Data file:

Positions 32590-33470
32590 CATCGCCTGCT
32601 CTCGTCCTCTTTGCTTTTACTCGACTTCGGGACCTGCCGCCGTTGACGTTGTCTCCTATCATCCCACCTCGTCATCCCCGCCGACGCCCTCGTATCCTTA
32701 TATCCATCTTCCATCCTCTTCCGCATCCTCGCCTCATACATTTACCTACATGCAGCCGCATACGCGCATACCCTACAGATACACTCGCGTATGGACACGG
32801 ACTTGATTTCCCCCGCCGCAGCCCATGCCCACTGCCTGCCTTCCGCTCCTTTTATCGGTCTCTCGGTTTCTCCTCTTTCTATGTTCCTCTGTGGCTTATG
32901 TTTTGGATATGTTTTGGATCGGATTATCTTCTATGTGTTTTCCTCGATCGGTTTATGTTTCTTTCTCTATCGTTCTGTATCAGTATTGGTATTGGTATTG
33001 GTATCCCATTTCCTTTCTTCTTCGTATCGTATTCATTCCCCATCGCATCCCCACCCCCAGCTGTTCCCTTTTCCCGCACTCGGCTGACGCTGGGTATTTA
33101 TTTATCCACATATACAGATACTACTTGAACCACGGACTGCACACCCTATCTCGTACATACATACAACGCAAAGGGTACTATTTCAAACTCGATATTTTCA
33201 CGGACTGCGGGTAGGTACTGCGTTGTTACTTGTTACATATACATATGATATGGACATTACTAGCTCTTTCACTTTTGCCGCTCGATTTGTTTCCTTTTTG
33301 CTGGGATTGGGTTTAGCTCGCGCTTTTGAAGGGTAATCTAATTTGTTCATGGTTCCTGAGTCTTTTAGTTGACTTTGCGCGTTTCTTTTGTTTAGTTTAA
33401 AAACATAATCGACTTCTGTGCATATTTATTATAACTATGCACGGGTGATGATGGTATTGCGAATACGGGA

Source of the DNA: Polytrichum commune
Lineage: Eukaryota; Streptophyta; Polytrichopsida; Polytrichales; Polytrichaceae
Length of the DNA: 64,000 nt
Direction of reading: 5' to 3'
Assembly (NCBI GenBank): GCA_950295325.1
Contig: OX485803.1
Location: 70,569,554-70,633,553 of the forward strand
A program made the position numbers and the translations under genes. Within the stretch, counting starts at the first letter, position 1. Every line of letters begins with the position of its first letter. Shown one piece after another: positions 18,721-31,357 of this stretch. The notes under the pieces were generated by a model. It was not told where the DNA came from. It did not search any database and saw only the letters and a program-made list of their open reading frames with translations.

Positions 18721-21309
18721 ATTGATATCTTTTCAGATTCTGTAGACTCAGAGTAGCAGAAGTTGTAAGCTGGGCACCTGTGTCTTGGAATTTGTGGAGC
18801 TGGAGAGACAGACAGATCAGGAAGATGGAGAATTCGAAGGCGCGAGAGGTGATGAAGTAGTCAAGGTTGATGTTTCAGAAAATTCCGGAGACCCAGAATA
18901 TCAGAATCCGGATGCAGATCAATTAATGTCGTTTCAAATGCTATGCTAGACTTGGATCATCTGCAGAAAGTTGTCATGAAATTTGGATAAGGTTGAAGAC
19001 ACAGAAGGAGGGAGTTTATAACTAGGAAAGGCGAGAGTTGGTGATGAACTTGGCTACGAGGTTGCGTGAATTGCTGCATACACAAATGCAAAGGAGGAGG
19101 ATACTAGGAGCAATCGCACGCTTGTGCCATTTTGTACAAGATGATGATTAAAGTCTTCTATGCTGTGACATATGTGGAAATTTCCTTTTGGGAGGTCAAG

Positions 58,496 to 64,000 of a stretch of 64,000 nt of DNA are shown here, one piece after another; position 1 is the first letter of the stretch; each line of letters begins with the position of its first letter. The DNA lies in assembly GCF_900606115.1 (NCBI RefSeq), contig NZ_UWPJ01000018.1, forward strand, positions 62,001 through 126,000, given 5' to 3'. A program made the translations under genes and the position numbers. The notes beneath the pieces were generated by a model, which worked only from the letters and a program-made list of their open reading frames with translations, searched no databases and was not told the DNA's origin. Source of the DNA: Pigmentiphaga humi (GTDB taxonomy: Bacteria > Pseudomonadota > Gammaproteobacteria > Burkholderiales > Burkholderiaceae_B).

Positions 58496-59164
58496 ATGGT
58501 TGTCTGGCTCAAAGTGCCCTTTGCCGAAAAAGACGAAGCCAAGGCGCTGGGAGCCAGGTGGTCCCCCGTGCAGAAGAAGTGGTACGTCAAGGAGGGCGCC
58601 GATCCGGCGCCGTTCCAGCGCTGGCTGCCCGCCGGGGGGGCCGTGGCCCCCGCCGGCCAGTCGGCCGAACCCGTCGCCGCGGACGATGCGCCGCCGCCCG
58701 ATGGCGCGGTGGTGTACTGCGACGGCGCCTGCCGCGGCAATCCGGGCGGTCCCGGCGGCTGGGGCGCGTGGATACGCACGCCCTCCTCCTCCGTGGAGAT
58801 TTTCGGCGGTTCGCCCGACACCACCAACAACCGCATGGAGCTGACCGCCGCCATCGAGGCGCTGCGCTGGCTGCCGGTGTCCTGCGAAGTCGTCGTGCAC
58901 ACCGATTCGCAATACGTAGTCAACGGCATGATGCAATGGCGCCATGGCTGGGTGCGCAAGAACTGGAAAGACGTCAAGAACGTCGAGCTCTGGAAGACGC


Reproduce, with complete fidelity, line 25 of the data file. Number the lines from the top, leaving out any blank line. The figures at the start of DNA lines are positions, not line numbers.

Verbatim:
19101 ATACTAGGAGCAATCGCACGCTTGTGCCATTTTGTACAAGATGATGATTAAAGTCTTCTATGCTGTGACATATGTGGAAATTTCCTTTTGGGAGGTCAAG